Flava Issue 2
Guy Harvey is not just an artist whose works are prized around the world – he is also a foremostexpert on regional marine life and a fierce advocate for the preservation of species. He supportsthe “catch and release” practice where sports fish such as marlin are caught, photographed andreleased. It is an idea that has taken a while to catch on in some countries, but is becoming moreand more prevalent as people are educated on the long-term benefits.
When it comes to edible fish, what are the ones to look for in the summer season?
Harvey says that dolphin or mahi-mahi seasonis coming to a close around the end of May. Thisis not a season like conch or lobster, where thelaw dictates when you can remove them. Thisis simply the time when fewer of the fish canbe found in our waters. There will also be a few wahoo still about, and yellowfin tuna. These aredeep sea fish and you can either go out to catchthem yourself, or buy them from local fishermen.
When it comes to reef or bottom fishing, what are the best ones to try and catch?
Right now Harvey would ideally like people to focus on lionfish. They are very tasty, similar to hogfish and catching and eating them benefits our reefs.These predators are killing juvenile fish and although beautiful, are nothing but a threat to our ecosystem as they have few natural enemies. The culling course at the Department of Environment is completely free and very informative. Once people know how to handle them, they can cook them up themselves. All they have to do is wear gloves and cut off the spines with good scissors – that’s where all the poison is.The delicate white meat lends itself beautifully to steaming, frying and baking. Local restaurants are already offering them to customers, and the reviews are extremely positive. As far as anyone is concerned, lionfish are always in season!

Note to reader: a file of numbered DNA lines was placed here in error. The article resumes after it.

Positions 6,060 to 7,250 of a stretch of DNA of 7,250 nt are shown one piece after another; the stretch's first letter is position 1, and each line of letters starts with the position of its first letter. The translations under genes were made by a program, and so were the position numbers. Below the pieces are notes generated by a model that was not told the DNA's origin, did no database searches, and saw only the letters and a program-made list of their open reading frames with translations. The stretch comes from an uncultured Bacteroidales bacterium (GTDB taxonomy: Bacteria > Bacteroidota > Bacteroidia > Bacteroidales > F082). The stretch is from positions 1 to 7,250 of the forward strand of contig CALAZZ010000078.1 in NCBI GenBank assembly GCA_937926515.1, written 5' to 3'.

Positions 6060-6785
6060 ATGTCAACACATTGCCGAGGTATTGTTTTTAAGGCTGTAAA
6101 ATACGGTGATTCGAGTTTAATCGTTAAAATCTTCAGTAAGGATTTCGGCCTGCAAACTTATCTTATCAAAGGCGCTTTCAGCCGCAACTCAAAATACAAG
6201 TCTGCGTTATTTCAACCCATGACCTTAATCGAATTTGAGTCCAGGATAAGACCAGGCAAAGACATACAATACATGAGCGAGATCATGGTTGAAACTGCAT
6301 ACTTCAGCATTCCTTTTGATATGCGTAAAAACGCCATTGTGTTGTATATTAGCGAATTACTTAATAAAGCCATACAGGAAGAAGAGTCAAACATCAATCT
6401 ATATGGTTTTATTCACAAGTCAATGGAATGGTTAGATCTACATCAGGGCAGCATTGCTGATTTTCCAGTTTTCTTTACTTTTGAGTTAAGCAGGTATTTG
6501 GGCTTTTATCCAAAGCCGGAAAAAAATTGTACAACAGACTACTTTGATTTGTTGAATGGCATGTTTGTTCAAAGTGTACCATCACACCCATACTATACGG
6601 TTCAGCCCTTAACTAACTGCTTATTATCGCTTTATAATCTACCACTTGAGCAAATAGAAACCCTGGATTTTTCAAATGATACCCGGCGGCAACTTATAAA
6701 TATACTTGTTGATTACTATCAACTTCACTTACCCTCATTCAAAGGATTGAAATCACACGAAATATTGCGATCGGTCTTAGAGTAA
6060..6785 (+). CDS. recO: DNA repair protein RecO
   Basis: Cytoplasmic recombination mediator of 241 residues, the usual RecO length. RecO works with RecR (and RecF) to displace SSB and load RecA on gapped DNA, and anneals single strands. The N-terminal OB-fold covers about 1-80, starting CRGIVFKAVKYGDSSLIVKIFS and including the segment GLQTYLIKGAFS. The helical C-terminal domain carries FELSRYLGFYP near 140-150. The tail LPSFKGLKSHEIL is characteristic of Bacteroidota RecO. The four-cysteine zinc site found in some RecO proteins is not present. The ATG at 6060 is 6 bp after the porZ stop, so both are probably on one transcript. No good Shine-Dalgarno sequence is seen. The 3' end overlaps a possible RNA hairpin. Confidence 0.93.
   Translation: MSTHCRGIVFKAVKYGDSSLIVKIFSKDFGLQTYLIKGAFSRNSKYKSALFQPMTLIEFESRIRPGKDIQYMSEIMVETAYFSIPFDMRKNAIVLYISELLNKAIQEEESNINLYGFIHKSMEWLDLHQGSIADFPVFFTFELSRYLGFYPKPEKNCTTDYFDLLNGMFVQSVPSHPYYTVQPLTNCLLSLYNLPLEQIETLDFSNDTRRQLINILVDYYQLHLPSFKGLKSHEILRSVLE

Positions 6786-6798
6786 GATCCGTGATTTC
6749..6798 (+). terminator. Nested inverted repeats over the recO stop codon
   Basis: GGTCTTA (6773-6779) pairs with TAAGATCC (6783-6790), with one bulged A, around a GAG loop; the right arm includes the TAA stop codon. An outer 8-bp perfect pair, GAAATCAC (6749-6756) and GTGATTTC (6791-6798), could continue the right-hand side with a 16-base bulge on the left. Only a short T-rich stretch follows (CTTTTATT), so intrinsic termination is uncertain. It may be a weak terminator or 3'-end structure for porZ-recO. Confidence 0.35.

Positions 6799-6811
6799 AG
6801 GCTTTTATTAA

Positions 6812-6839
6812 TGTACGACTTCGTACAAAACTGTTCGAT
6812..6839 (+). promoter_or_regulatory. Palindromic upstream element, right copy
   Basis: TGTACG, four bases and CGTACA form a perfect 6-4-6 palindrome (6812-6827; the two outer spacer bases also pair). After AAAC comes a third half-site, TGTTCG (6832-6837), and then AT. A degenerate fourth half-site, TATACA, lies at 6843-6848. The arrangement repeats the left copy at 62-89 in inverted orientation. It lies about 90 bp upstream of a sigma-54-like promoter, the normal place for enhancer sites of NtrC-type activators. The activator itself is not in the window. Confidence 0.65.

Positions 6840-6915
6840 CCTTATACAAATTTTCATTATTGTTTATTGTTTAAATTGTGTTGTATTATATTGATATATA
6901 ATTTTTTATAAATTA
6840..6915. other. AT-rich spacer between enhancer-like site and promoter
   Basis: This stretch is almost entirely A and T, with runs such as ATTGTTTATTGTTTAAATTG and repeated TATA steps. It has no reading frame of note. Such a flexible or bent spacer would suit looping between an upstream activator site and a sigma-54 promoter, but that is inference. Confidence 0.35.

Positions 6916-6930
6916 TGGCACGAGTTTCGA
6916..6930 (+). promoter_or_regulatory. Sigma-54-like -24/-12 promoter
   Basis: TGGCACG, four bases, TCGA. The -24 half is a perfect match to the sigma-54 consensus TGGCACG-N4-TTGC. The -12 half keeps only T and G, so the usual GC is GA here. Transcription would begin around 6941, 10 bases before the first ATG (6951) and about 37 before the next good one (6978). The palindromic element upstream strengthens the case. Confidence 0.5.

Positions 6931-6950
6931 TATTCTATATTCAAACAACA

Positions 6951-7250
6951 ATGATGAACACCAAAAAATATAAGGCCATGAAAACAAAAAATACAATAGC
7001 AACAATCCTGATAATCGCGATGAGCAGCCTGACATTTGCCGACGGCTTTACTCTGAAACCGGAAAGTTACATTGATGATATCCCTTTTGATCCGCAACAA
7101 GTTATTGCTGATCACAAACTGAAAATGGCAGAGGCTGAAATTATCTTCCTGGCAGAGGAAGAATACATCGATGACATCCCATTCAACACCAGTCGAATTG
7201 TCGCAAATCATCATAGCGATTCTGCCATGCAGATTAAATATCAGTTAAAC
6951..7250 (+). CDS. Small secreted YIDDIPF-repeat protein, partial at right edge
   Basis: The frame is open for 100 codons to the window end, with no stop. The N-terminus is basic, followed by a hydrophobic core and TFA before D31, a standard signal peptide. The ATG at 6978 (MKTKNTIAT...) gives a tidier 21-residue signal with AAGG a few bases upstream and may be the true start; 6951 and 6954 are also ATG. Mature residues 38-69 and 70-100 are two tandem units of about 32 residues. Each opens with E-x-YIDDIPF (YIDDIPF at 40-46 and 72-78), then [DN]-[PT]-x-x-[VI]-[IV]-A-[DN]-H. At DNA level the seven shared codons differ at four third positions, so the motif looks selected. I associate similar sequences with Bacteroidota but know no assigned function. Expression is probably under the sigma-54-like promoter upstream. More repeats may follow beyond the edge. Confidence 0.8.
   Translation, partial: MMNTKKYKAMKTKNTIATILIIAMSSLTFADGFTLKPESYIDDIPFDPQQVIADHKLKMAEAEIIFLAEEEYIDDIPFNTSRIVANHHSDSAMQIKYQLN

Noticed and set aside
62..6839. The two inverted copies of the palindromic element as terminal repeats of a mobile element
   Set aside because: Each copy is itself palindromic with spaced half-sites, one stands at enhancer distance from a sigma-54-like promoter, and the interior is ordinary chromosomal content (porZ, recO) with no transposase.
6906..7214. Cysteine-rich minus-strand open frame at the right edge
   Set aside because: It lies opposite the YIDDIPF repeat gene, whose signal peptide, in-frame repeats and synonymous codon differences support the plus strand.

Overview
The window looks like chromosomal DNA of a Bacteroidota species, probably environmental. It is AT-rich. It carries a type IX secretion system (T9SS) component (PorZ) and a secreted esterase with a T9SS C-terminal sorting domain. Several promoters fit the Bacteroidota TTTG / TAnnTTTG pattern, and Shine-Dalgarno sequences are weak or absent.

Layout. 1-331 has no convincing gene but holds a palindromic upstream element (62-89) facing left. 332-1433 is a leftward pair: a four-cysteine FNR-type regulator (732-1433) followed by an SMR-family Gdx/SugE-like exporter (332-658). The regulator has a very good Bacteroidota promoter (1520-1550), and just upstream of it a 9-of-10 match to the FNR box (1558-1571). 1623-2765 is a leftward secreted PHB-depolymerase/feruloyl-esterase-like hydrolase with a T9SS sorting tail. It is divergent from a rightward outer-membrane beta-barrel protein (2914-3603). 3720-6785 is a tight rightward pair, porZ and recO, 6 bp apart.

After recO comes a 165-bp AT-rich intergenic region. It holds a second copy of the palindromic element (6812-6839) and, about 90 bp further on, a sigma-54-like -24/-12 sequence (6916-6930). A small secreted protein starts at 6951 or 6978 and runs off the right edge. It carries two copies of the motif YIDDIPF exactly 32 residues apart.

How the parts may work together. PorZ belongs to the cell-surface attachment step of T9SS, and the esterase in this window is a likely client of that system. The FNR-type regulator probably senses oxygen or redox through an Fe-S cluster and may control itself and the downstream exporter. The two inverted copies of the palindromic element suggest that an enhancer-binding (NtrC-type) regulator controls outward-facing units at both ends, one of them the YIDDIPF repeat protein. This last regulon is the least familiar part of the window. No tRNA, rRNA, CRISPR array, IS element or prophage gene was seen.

Local fisherman Chuckie Ebanks of Black Princess Chartershas tanned skin, white teeth, and can clean a fish in less timethan it takes most people to find a knife in the house. Whenit comes to rods, reels and bait, this is the man who knows allabout the two main types of fishing popular in the Islands:Reef or bottom fishing and deep sea fishing.
FlavaScribe Vicki Wheaton reeled in some of his tips:
Bait your hook with either squid, conch or soldier crabs. Squidis the most obvious choice these days, but any of the three willwork. Remember to make sure that the bait is on the hook niceand firm so it doesn’t come off too early.
If you hook anything shorter than eight inches, unhook it andrelease it.
Look for grunts, snapper, porgies and parrotfish – all of them aregood eating.
Respect the marine zones where fishing is restricted or prohibited.There are three zones: the Marine Park Zone, the ReplenishmentZone and the Environmental Zone. If you are not sure ofthe rules, check with the Department of the Environment.
What many people may not know is that before Chuckie Ebanks was a fisherman, he was a chef.
Deep sea fishing
You can use real bait, lures, or a combination of the two. For real bait go with ballyhoo or strip bait from tuna or wahoo.It’s good to use leftover fish that you are not going to eat. Youeat what you want and use the remainder for your next fishingtrip.
At this time of year you can probably find tuna, wahoo ordolphin when deep sea fishing, although dolphin season endsin a month or so.
Many people don’t think of barracuda when they think ofgood fish to eat. Maybe it is because it’s an ugly fish, but I haveto say that of all of them, this is my favourite one to catch!
There is no specific time to go fishing when you will havemore luck than others. Most fishermen tend to go out in theearly morning, but there is no reason you won’t hook a fish orthree if you head out in the afternoon.